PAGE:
As we are going through the huge inventory of Skim Milk Powder (SMP), it alarms us to learn from the similar situation aroused in near past (2018). However, it’s observed that we haven’t learned anything form the experience of 2018.
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When it comes to dairy farming one of the biggest enigmas is India.

Let’s look at the comparative analysis and root cause of both the situations of 2018 and 2020.

Situation in 2018

In mid-2018, Cooperatives (mainly GCMMF popularly known as AMUL) saddled with the stock of more than 150 thousand tonnes of Skim Milk Powder (SMP). During the same time, SMP rates in domestic market touched the rock bottom of Rs 130 per Kg due to distress sell by few players.

The situation was fuelled by many factors but the key factors are given below:

World Powder Market: It was hit by the lowest due to sluggish demand by the importing countries like China, Russia and other South East Asian countries. This led to reach the SMP price at Rs 135 per Kg internationally.

Milk Procurement by Private players: They stopped or reduced the milk procurement as they find it non-viable to convert the milk into powder and sell it domestically or in international market.

Milk Procurement by Cooperatives: They have received excess milk due to Private players’ decision and they responded lately to the flush procurement.

Election in Gujarat: Election commission had declared dates for assembly election in December 2017. Due to this, the cooperative dairies in Gujarat (having political hold) had increased/stable the milk procurement rates despite knowing what will be the consequences of this. Finally, this led to spurt in milk procurement by Gujarat cooperatives from within and outside Gujarat.

This led to the huge pile up of SMP with cooperatives (mainly GCMMF- had more than 100 thousand tonnes of SMP).

To do support in return, Government of Gujarat provided Rs 300 crore export subsidy (Rs 50 per kg) which allowed GCMMF to clear the excess stock of SMP to mainly neighbouring countries. This was the first time GCMMF took help from the State government to clear the SMP stock.

With the help of subsidy, India could able to export about 50 thousand tonnes of SMP in 2018-19. Of this 85% was exported to neighbouring countries (Bangladesh, Malaysia, Afghanistan, Pakistan and UAE).

Situation in 2020

Currently, India has burdened with more than 250 thousand tonnes of SMP, mainly cooperatives (of which Amul has more than 60%). The stock is almost twice than 2018 level. We need to remember that the situation was arose during flush months of 2018 while in 2020, it has happened during first 4 months of lean season.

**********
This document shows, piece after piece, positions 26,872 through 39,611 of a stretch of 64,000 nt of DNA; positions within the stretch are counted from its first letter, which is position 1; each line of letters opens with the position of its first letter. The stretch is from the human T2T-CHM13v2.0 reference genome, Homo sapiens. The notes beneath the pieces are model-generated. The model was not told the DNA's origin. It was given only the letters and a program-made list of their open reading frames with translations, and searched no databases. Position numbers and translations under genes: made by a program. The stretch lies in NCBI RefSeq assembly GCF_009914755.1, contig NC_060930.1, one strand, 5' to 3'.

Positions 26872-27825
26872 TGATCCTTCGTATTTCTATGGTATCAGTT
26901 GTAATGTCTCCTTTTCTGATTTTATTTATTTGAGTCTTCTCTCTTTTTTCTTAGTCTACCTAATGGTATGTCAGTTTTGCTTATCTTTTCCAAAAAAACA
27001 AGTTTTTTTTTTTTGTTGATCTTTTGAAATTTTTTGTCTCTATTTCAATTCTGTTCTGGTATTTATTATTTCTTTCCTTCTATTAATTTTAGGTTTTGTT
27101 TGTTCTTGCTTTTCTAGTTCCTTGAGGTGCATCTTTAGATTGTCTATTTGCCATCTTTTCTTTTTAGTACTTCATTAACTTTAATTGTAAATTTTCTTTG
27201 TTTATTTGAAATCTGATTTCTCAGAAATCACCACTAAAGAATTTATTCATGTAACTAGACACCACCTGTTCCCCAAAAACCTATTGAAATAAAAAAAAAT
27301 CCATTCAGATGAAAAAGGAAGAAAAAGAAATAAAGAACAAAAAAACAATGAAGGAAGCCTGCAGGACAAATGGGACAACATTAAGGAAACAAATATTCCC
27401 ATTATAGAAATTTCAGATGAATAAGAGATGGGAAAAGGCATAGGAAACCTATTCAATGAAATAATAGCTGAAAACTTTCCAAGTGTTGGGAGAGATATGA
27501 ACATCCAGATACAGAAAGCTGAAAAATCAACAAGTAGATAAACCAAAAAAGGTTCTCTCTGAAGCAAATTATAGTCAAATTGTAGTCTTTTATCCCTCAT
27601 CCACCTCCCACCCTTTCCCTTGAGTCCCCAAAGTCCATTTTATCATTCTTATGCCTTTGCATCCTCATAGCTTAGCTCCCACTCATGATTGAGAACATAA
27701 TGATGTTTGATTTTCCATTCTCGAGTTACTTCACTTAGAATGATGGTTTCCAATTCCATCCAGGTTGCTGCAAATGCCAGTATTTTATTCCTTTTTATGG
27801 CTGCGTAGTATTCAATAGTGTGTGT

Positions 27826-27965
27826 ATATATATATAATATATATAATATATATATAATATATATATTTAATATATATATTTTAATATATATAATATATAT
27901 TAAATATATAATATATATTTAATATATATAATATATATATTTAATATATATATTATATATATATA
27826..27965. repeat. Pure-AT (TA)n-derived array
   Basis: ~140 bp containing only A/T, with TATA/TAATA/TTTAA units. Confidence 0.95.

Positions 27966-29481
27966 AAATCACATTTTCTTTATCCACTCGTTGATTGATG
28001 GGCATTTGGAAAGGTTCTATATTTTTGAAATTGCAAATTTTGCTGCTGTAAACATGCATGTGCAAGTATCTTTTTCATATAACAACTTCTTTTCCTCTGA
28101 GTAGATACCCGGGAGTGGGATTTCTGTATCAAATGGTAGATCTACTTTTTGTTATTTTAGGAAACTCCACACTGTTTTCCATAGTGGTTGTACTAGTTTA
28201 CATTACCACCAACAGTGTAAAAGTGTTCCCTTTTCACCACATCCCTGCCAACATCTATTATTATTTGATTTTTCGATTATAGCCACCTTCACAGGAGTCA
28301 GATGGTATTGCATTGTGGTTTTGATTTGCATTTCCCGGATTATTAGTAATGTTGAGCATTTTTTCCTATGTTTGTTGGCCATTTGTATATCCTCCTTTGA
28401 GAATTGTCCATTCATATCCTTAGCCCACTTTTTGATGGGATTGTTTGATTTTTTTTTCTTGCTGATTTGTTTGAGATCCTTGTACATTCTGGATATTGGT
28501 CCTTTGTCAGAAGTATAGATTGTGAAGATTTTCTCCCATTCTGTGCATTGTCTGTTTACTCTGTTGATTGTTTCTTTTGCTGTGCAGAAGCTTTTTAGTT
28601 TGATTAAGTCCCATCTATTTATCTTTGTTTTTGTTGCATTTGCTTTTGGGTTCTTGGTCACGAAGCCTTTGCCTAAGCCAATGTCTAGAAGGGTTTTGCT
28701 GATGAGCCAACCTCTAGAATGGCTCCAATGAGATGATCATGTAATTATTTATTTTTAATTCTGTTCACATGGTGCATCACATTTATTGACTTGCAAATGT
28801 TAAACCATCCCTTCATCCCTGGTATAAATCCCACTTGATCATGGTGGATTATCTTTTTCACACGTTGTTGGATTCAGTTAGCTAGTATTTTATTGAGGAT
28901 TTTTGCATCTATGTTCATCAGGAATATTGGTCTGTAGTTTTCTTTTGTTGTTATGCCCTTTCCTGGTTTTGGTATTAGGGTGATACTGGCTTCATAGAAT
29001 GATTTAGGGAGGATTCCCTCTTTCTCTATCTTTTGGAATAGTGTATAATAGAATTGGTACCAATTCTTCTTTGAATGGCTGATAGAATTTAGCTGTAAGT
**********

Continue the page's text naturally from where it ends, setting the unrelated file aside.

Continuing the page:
The major factors are given below:

Covid-19: Due to stringent lockdown in the beginning, closure of HORECA business & Sweet shops and limited procurement by private players, the excess milk was procured by cooperatives.

Bottleneck in disposal of milk: Though the cooperatives had procured the excess milk but due to restricted movements in lockdown, the milk and milk products sale was hit hardest. The cooperative is forced to convert the excess milk procured into butter and SMP. Still the situation is improving but not reached normalcy.

Election in Gujarat cooperatives: As the election is going on in Gujarat cooperatives, the procurement price level is remain unchanged. Due to this, it may be possible that staus quo position will be maintained till Diwali (Nov-2020). This will also increase in the procurement levels in cooperatives and forced to convert surplus stock into SMP and Butter.

What’s next?

In a few media interviews, Mr Sodhi (MD, GCMMF) indicated the need of export subsidy so that the current stock situation can be eased. The both State and Central leaderships are yet to take any concrete steps to deal with the current stock condition.

After the election in different cooperatives of Gujarat will over (by Nov 2020), the procurement price will badly hit by the current inventory as Amul plays crucial role in benchmarking the prices at producer as well as consumer levels. This will have deep impact of the rural economy as dairying has been played important role in managing the day to day affairs where everyone is betting on Rural India.

Despite huge inventory with cooperatives, the SMP is trading at near Rs 200 per Kg locally as India is approaching big festive season in a short run. This gives us the hope that the situation may improve. Also the latest GDT auction rate of SMP (USD 2,889/MT translates into Rs 212/Kg ) shows hope for the improvement in the World Market and make India competitive. However, we have seen the decline of about 40% in the dairy export during the first quarter of financial year 2020-21.

The flush season is yet to start which is backed by good monsoon, sowing and abundance of fodder availability. This indicates that what we are currently facing is just a tip of iceberg.

Dairy farmers can do more together than individually.

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